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US-China trade

China’s BRI 2.0: The road to national rejuvenation?

Published 30 January 2024

A decade from its inception, debate still rages over China’s Belt and Road Initiative and its impact, aim, size, and even what it actually is. In this first paper of a series, we explore the origins of this centerpiece of Chinese foreign policy, for which Beijing is renewing a global push.

Officially, China’s Belt and Road Initiative (BRI) is described as a series of global infrastructure projects whose aim is to develop China’s economic engagement with the world, particularly with the Global South. As international relations between China and other countries have changed in the past decade, so too has the purposes of the BRI.

But Chinese officials too have suggested that the blueprint stands for much more. "Foreign aid has increasingly become a battlefield without smoke as major countries invest more and more in this field to win the never-ending competition over political systems and ideology," said China International Development Cooperation Agency (CIDCA) director Luo Zhaohui in a 2021 speech. "International aid is an important component of the Marxist internationalism idea. As stated in the Communist Manifesto, the proletariat can eventually liberate itself only by liberating all humankind."

In one short speech, Luo captures what has become the major controversy surrounding BRI: Is it a public good or a battlefield without smoke? If the latter, is the battle for China’s national interest or an ideological battle?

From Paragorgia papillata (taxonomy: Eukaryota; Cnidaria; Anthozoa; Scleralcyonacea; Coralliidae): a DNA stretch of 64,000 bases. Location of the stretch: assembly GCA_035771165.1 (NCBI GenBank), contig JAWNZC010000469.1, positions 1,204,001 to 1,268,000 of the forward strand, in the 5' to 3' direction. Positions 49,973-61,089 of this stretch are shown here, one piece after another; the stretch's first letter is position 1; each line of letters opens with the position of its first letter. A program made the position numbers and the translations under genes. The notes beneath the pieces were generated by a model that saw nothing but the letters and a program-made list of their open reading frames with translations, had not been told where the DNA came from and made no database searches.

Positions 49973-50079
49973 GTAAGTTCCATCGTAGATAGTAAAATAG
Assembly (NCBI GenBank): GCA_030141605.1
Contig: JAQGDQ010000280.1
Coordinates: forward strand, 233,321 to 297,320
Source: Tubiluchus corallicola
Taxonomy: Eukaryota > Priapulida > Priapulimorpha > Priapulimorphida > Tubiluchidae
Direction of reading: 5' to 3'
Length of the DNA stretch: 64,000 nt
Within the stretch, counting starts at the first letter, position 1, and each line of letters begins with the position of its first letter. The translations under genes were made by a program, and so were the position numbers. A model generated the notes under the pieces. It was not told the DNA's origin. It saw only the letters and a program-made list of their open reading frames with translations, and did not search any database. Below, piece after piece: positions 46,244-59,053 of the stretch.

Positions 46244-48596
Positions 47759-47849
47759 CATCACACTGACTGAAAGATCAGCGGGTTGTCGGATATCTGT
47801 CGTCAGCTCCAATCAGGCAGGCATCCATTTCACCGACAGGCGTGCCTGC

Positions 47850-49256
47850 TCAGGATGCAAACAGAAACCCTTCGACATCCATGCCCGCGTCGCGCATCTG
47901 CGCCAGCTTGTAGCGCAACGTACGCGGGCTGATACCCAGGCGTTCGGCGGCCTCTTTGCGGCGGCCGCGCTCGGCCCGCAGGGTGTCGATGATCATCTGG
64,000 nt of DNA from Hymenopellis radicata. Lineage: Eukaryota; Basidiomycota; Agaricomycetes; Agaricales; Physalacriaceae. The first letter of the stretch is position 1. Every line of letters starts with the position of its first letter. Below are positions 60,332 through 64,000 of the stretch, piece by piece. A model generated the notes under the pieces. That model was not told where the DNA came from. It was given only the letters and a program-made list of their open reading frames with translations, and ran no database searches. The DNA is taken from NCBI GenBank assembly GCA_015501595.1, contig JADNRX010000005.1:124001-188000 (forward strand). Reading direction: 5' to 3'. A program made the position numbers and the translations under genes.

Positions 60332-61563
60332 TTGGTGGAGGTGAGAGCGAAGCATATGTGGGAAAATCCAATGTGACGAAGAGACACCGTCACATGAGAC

In this paper, author and Research Fellow Stewart Paterson argues that understanding how BRI fits into the hierarchy of China’s foreign and economic policies is key to analyzing the true nature of the initiative. It defines the BRI by looking at how it is officially portrayed and questions the scope of its ambitions. Paterson looks at how "slogan policies" – catchy phrases that capture the essence of policy direction – have historically reflected a prevailing Zeitgeist and how "Belt and Road" fits into President Xi Jinping’s stated vision for "national rejuvenation". The paper examines the macroeconomic foundations of the BRI as a direct consequence of China’s mercantilist trade agenda, the key institutional arrangements and infrastructure around the BRI, and measures BRI in financial terms.

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Stewart Paterson

Stewart Paterson is a Research Fellow at the Hinrich Foundation who spent 25 years in capital markets as an equity researcher, strategist and fund manager, working for Credit Suisse, CLSA and most recently, as a Partner and Portfolio Manager of Tiburon Partners LLP.

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